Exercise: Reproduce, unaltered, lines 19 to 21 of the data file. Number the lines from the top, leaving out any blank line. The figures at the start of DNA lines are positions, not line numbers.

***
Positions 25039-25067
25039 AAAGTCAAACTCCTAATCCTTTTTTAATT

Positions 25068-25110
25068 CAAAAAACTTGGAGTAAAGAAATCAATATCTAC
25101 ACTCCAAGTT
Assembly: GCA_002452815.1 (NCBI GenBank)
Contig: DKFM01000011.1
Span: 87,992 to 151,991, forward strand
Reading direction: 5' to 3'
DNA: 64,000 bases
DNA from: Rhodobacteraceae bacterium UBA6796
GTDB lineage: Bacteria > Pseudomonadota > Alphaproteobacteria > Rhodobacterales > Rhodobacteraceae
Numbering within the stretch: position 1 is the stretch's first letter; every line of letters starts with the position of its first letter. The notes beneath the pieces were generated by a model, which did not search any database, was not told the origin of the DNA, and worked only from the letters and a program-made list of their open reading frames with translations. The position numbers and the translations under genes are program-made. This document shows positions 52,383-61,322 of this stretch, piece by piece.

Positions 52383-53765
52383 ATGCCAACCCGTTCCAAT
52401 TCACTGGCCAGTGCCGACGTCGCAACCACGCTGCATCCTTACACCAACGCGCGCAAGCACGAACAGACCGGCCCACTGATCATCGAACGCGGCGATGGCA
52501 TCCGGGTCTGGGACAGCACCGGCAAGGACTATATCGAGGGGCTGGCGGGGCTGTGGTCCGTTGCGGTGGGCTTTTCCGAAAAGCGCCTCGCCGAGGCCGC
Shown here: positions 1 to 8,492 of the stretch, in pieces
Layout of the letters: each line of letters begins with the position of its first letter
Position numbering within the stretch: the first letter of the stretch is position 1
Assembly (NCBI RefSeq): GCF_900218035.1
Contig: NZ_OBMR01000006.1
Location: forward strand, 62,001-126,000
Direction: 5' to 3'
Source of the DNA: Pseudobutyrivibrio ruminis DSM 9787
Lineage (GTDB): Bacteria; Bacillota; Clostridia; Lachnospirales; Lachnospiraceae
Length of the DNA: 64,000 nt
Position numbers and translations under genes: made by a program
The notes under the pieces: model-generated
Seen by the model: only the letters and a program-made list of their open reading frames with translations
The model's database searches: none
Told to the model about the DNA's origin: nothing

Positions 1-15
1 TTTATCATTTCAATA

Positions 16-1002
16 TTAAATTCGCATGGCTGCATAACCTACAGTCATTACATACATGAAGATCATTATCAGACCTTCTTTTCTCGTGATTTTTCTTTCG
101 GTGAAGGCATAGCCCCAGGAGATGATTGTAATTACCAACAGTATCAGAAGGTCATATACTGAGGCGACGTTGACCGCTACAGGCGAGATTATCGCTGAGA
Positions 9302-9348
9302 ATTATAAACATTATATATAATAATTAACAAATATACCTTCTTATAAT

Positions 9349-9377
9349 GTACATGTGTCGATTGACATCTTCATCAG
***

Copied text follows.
Layout of the letters: each line of letters begins with the position of its first letter
Position numbering within the stretch: the first letter of the stretch is position 1
Assembly (NCBI RefSeq): GCF_900218035.1